Three players appear to have the inside running to take the New Zealand Cricket (NZC) contract vacated by Hamish Marshall.
Daryl Tuffey, Craig Cumming and Mathew Sinclair are understood to have just missed out on the central contracts announced at the start of the month and could see themselves offered a $45,000 lifeline.
In a shock announcement on Friday, Marshall declined the offer of a central contract to pursue opportunities overseas. That may open the door again for Sinclair or Cumming, although Cumming nominated Sinclair as the one he expected to gain a contract after originally being omitted.
Marshall, 28, is currently registered as an overseas player with Gloucestershire but he carries an Irish passport, meaning he can remain as a local 'Kolpak' player. He has not played test cricket since the tour of South Africa last April and was a late addition to New Zealand's squad at the World Cup, where he featured in three matches and scored one half-century.
New Zealand manager Lindsay Crocker said the selectors would make a decision early next week.
The obvious choice is the player numbered 21 on their original list but, if that is Tuffey, it might not make sense to replace a specialist batsman with a bowler. The next batsman on the list would almost certainly be Cumming or Sinclair, with Cumming probably having the inside running based on the past two tests and his ability to open, undoubtedly New Zealand's Achilles heel.
However, he has told the Otago Daily Times that he would be surprised to be offered a contract and expected that Sinclair would be offered it instead. Sinclair has indicated he is looking offshore to further his career, though his lack of a UK passport might hinder him.
Others in the frame could be Hamish's twin brother James but he also holds an Irish passport and the Herald on Sunday understands he could also investigate opportunities in the United Kingdom, which would also rule him out of New Zealand consideration.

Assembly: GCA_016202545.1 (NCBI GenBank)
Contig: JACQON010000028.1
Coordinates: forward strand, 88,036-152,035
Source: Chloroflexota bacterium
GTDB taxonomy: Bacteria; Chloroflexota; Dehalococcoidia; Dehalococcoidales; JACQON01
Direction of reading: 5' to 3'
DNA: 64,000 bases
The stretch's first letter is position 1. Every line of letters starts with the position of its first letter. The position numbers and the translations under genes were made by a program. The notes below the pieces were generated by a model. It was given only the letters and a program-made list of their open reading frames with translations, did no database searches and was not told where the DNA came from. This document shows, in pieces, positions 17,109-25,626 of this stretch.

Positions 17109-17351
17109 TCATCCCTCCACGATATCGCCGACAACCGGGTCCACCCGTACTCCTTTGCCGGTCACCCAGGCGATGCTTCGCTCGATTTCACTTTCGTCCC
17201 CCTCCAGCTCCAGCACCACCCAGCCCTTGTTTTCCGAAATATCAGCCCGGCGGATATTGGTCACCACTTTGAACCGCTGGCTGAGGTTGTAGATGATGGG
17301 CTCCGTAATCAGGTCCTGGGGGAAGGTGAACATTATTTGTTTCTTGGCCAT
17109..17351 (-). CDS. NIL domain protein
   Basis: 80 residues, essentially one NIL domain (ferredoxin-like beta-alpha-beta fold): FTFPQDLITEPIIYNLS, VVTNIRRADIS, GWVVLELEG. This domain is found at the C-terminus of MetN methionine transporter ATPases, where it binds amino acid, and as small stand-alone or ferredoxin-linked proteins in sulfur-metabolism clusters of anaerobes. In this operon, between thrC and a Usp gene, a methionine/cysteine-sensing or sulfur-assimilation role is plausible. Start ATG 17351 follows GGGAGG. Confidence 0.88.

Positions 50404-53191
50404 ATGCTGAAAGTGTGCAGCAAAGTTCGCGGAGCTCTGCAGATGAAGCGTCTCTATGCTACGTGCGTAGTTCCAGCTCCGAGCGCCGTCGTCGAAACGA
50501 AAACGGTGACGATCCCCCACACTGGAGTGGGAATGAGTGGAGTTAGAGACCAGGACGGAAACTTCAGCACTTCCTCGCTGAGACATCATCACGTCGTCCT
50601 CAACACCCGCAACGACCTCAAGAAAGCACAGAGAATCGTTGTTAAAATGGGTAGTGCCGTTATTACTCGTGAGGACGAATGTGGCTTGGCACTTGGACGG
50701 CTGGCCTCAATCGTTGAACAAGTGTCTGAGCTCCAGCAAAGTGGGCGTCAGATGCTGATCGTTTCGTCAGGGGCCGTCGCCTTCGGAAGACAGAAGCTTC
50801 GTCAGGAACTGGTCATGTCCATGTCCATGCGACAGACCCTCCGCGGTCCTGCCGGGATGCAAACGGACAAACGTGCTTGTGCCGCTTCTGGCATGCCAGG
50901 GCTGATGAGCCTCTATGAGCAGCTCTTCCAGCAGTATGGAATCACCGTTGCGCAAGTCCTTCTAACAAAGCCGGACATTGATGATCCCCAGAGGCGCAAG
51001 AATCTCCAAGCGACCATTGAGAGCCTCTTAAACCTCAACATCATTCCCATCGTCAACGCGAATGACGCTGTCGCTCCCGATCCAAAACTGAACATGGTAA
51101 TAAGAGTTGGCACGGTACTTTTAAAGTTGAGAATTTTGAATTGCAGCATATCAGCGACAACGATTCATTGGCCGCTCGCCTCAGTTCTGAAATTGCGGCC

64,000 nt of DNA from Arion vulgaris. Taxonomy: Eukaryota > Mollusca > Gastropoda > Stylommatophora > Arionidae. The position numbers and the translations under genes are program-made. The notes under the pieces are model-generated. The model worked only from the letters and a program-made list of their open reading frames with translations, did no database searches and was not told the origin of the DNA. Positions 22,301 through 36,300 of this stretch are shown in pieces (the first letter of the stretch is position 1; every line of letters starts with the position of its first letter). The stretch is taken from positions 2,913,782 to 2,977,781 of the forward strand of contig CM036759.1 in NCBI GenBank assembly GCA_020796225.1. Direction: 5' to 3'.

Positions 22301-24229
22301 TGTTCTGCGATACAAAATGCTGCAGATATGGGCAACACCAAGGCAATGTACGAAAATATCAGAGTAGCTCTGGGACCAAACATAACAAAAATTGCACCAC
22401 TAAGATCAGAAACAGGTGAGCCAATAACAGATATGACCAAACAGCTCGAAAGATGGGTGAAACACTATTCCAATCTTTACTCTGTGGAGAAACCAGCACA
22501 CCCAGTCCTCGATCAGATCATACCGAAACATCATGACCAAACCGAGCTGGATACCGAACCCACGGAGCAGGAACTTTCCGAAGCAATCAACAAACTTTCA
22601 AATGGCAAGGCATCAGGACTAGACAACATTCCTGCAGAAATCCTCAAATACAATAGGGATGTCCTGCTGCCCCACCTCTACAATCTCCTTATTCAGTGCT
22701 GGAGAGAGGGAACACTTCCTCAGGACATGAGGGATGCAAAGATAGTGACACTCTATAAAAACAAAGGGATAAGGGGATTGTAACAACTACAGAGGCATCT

The England and Wales Cricket Board is reducing the number of overseas players allowed per county next season from two to one, making players such as the Marshalls attractive to coaches and marketers.
One of the problems facing NZC is an unavoidable one. Players ranked 17 to 20 receive a retainer of $45,000, which is fine only if it is being regularly topped up by the $6000 and $2500 payments awarded for tests and one-day internationals respectively.
However, those ranked in that low tier are there for a reason: they are fringe players at best and would expect limited opportunities only.
Players' Association manager Heath Mills said the contract system was robust and well regarded by players and administrators.
"But some players will be at risk of missing out on match payments and therefore will make a decision based not on emotion but on professional opportunities. This will guarantee [Marshall] being in a really good financial situation when he retires."
This is what motivated Marshall, understood to have been disappointed his ranking had slipped into the bottom tier, to seek the security of being able to pursue contracts on both sides of the hemisphere, enabling him to play for pay 12 months of the year.
Marshall admitted his decision was based on securing his financial future. "This has been the most difficult decision of my life," he said. "I have been extremely proud to represent my country during the last six years."
So while it might be nice to play with the silver fern on your chest, it does necessarily pay the bills.
* Brendon McCullum is poised to announce he is returning to Otago to play his domestic cricket, a situation that could see New Zealand's two contracted wicketkeepers in the southern-most association. McCullum moved to Canterbury for the 2003-04 season with Gareth Hopkins moving the other way in return. Hopkins was in outstanding form for Otago last season, earning himself a New Zealand contract.